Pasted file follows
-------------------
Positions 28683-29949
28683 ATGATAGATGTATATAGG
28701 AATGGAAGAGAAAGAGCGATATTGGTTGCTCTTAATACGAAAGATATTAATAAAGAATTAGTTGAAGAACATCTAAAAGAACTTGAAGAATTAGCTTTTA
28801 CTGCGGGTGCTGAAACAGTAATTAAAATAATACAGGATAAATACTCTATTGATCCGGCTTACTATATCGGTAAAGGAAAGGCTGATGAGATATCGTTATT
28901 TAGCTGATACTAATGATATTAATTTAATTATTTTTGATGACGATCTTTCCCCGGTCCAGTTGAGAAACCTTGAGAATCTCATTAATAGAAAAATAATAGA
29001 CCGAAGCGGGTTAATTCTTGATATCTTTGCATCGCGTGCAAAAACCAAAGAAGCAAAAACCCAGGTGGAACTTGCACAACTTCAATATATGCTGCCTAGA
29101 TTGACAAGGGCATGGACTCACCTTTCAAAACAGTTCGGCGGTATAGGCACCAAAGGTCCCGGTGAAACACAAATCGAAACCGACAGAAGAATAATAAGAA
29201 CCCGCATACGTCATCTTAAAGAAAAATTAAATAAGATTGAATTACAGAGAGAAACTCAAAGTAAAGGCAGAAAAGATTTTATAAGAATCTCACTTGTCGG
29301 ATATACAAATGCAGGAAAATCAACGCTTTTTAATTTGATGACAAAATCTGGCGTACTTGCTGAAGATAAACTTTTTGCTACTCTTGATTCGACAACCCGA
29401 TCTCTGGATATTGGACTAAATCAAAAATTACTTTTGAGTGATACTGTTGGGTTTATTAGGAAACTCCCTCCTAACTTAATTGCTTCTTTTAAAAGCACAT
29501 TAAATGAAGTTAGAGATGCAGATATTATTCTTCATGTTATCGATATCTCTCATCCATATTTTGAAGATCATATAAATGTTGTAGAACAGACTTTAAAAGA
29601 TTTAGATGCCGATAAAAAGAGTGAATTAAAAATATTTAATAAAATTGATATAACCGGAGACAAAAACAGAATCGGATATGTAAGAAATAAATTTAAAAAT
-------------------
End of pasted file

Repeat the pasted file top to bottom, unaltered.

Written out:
Positions 28683-29949
28683 ATGATAGATGTATATAGG
28701 AATGGAAGAGAAAGAGCGATATTGGTTGCTCTTAATACGAAAGATATTAATAAAGAATTAGTTGAAGAACATCTAAAAGAACTTGAAGAATTAGCTTTTA
28801 CTGCGGGTGCTGAAACAGTAATTAAAATAATACAGGATAAATACTCTATTGATCCGGCTTACTATATCGGTAAAGGAAAGGCTGATGAGATATCGTTATT
28901 TAGCTGATACTAATGATATTAATTTAATTATTTTTGATGACGATCTTTCCCCGGTCCAGTTGAGAAACCTTGAGAATCTCATTAATAGAAAAATAATAGA
29001 CCGAAGCGGGTTAATTCTTGATATCTTTGCATCGCGTGCAAAAACCAAAGAAGCAAAAACCCAGGTGGAACTTGCACAACTTCAATATATGCTGCCTAGA
29101 TTGACAAGGGCATGGACTCACCTTTCAAAACAGTTCGGCGGTATAGGCACCAAAGGTCCCGGTGAAACACAAATCGAAACCGACAGAAGAATAATAAGAA
29201 CCCGCATACGTCATCTTAAAGAAAAATTAAATAAGATTGAATTACAGAGAGAAACTCAAAGTAAAGGCAGAAAAGATTTTATAAGAATCTCACTTGTCGG
29301 ATATACAAATGCAGGAAAATCAACGCTTTTTAATTTGATGACAAAATCTGGCGTACTTGCTGAAGATAAACTTTTTGCTACTCTTGATTCGACAACCCGA
29401 TCTCTGGATATTGGACTAAATCAAAAATTACTTTTGAGTGATACTGTTGGGTTTATTAGGAAACTCCCTCCTAACTTAATTGCTTCTTTTAAAAGCACAT
29501 TAAATGAAGTTAGAGATGCAGATATTATTCTTCATGTTATCGATATCTCTCATCCATATTTTGAAGATCATATAAATGTTGTAGAACAGACTTTAAAAGA
29601 TTTAGATGCCGATAAAAAGAGTGAATTAAAAATATTTAATAAAATTGATATAACCGGAGACAAAAACAGAATCGGATATGTAAGAAATAAATTTAAAAAT